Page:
git ls-files --others --exclude-standard

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Google 403 Errors

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Spent some time today (and last week) trying to help a client deal with a sudden burst of Google crawl errors. The errors were resulting in a 403 (Forbidden) and seemed to coincide with a theme change I just made for the site. (As in: the timing of the errors made me look guilty and inept. “Do no evil”, indeed.)

I checked the errors in Webmaster tools and found that Google could actually read the page just fine, but the header marked it as a 403. The only odd thing about the link itself was that it had feedburner tracking in it and it wasn’t well encoded. Feedburner does seem to encode their urls just fine so perhaps Google read it, decoded it and then when it was re-encoded, it missed a few key characters. The odd characters were plus signs and parentheses (both left and right) – all of which are unorthodox but valid url characters.

This one stumped me for a while, until I found that removing the parentheses changed the 403 to 200 (Ok). Moving .htaccess out of the way also resolved the issue so I knew I was finally on the right track.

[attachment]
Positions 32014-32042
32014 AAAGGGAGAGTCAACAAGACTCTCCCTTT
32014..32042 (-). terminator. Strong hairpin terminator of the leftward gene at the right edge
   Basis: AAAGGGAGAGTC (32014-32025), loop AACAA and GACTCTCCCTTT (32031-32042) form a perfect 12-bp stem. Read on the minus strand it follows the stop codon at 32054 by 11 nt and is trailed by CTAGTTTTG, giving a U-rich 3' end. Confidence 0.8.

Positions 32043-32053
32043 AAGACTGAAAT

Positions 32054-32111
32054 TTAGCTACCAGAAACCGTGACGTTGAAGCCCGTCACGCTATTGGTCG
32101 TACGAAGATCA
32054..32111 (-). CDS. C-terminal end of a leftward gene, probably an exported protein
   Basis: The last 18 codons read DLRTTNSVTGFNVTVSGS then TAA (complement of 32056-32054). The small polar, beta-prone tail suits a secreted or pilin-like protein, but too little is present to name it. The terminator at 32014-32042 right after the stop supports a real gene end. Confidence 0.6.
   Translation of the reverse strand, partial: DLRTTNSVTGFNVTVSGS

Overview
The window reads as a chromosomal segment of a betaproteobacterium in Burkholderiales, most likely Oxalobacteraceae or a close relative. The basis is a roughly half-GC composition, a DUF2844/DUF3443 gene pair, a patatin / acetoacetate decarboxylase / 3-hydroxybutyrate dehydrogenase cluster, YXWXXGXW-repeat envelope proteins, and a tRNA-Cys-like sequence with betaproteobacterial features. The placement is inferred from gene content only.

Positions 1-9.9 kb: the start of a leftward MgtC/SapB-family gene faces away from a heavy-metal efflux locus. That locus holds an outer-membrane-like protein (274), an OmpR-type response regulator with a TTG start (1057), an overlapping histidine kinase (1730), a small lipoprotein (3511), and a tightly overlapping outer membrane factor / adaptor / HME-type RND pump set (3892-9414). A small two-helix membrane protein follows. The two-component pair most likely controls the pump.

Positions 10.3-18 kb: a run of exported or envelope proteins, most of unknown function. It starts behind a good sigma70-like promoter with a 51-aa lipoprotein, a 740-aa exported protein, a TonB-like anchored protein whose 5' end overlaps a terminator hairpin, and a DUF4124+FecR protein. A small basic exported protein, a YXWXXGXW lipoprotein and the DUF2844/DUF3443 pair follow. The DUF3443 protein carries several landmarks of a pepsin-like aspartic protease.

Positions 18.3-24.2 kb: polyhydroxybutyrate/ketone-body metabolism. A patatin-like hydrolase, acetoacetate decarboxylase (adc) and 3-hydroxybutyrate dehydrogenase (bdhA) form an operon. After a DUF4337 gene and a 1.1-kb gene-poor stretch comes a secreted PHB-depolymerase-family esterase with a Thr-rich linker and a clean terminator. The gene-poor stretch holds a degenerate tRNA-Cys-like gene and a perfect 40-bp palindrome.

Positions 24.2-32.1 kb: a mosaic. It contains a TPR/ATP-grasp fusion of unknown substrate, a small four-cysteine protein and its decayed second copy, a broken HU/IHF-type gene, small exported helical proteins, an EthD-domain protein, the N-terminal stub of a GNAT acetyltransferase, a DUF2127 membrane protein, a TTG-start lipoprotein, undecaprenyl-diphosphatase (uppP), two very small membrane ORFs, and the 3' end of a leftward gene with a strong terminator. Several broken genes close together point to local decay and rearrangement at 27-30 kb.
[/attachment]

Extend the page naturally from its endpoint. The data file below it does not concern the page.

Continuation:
It turns out, the site uses the Bulletproof Security plugin which adds a rigorous filter to .htaccess to prevent all kinds of malicious attempts. Deep in the script prevention rules, they are also blocking any url that contains parentheses.

The fix is easy enough. Change this line:

RewriteCond %{QUERY_STRING} ^.*(\[|\]|\(|\)|<|>|%3c|%3e|%5b|%5d).* [NC,OR]

To this new value:

RewriteCond %{QUERY_STRING} ^.*(\[|\]|<|>|%3c|%3e|%5b|%5d).* [NC,OR]

I understand the logic in stripping out any characters that might be used in code, but if they are valid URL characters they really should be left alone.

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Plesk Default HTTP Port Change

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My preferred webserver configuration is to have nginx listen on port 80 and handle all simple requests (images, js, css, html, txt) and then pass everything else along to apache listening on a different port. This works really well, but getting Plesk to set up sites for any port but 80 has always been a big struggle.